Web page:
Contact center services are among the most mature from a global delivery viewpoint. Many companies offshore a variety of contact center services – especially voice — to a number of offshore locations.
In a recent study, we assessed low-cost locations for offshore contact center services, and identified 37 countries which are currently being leveraged. Surprisingly, 18 of the 37 countries are from the Latin America and Caribbean and provide capabilities to support offshore voice services across English and Spanish languages. Selecting the appropriate location is unquestionably a non-trivial challenge.
Selecting the Right Location
When seeking to select the optimal location for offshore contact center services, specifically voice services, three key issues need to be addressed in addition to evaluating costs.
1. What languages need to be supported?
2. What scale of support is required and at what fluency?
3. What services need to be supported (e.g., customer service, telesales, collections)?
Language needs are an obvious influencer of the location choice. Most buyers are now aware that the availability of language skill-sets varies significantly across geographies, and even within different cities in a country. However, most buyers tend to ignore two critical determinants – scale and fluency levels required.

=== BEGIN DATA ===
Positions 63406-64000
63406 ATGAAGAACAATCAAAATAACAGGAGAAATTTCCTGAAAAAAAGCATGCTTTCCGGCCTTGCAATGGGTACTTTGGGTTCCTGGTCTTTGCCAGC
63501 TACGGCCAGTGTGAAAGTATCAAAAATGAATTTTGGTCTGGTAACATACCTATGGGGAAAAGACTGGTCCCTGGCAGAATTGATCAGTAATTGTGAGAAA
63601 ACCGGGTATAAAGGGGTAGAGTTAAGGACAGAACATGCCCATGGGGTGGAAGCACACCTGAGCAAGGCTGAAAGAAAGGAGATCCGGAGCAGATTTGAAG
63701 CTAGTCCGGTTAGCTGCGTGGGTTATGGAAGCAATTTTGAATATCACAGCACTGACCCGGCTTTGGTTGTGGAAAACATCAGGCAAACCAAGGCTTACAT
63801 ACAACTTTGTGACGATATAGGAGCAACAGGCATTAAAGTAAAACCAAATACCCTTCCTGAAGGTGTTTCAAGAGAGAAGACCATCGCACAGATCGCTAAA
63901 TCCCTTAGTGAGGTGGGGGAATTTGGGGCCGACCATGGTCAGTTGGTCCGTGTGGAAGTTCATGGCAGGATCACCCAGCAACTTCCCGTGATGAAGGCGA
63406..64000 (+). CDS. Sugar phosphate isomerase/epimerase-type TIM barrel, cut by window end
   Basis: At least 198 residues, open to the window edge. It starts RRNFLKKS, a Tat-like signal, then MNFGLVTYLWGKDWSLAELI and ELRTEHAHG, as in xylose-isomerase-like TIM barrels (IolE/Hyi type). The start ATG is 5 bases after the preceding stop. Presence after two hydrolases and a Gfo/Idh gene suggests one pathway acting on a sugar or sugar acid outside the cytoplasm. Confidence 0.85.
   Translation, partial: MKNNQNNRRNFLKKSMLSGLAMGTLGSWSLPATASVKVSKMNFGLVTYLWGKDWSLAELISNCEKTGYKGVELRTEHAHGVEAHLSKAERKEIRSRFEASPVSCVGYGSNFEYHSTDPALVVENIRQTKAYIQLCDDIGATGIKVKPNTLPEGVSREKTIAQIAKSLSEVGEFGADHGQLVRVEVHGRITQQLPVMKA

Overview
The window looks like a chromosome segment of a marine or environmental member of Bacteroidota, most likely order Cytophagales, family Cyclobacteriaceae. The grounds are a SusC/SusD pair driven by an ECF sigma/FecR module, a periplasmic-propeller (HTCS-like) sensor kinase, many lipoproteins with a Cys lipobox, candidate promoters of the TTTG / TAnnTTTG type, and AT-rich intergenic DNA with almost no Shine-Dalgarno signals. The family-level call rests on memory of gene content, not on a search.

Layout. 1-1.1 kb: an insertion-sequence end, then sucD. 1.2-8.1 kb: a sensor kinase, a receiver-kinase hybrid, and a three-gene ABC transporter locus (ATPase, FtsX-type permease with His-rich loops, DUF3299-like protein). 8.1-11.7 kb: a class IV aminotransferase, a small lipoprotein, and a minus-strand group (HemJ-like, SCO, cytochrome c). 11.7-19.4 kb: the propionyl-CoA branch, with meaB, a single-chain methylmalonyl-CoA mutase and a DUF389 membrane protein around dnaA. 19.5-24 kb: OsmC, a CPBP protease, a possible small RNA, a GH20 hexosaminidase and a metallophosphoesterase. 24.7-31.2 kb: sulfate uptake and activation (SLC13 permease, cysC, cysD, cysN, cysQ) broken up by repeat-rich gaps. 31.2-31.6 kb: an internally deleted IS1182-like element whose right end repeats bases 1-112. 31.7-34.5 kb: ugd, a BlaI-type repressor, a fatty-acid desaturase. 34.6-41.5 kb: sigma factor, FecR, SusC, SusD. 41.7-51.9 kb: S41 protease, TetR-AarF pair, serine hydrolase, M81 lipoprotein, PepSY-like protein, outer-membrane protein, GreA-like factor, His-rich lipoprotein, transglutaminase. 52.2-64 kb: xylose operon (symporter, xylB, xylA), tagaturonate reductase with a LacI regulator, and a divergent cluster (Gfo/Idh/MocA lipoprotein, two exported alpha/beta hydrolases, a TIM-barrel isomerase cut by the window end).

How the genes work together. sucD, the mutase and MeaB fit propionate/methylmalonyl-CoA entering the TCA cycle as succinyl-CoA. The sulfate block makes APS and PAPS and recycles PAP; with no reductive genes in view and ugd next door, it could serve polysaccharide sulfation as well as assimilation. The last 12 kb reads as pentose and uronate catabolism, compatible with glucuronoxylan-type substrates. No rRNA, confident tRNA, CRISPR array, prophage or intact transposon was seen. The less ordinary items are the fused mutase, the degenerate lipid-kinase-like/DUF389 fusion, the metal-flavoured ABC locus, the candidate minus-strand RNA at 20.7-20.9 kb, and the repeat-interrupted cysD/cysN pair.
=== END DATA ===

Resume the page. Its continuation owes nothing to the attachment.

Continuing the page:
Countries and cities within a country have varying ability to support scale and fluency. For example, ramping up to a 500 FTE scale for high-fluency English language operations in San Jose (Costa Rica) or Panama City is less challenging than achieving a similar scale in Guadalajara (Mexico). The stronger concentrations of English language talent in these two cities, relative to Guadalajara, make them more attractive especially if seeking to attract talent from existing delivery centers.
The key determinant is the employability of the labor pool at the appropriate fluency level. While graduate pool statistics are commonly viewed as sufficient, in most locations in Latin America, only 5-12 percent of graduates have appropriate language fluency and other skills to make them suitable for employment in global delivery centers.
However, if the threshold of English fluency required is lower, Guadalajara may be more attractive. It has a larger overall talent pool and at a lower fluency requirement, the size of the addressable talent pool becomes larger than San Jose or Panama City. Further, as illustrated in the following section, the answer may also change based on the type of sub-functions under consideration.
A Tale of Four Sub-functions
Cultural nuances and attitudes impact the suitability of the location for different sub-functions within the contact center area. We looked at four sub-functions within the contact center space – Inbound Telesales, Outbound Telesales, Customer Service and Collections – and the maturity of different locations varies across these sub-functions.
For Spanish language services, Mexico and Argentina are the most mature for Customer Service and Collections, while Argentina and Colombia are more mature than Mexico for Inbound and Outbound Telesales.